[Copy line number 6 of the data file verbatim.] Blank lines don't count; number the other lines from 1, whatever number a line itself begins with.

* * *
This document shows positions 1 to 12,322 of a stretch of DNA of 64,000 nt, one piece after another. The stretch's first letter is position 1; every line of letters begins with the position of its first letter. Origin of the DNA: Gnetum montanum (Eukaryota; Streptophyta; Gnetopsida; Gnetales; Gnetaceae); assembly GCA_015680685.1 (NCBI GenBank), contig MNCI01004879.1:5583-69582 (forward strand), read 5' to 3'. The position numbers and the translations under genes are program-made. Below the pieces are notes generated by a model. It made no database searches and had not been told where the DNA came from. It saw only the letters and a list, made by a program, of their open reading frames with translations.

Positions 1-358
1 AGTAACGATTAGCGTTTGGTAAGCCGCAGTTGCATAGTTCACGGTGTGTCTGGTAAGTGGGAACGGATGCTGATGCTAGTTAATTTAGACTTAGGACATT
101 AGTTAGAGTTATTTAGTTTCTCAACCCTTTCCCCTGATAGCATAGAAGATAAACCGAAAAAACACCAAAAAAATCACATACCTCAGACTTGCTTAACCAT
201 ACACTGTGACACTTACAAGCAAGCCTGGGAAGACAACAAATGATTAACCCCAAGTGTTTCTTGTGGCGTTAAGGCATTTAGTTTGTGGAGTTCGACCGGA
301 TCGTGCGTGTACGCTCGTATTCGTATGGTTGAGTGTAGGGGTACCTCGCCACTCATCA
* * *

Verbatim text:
301 TCGTGCGTGTACGCTCGTATTCGTATGGTTGAGTGTAGGGGTACCTCGCCACTCATCA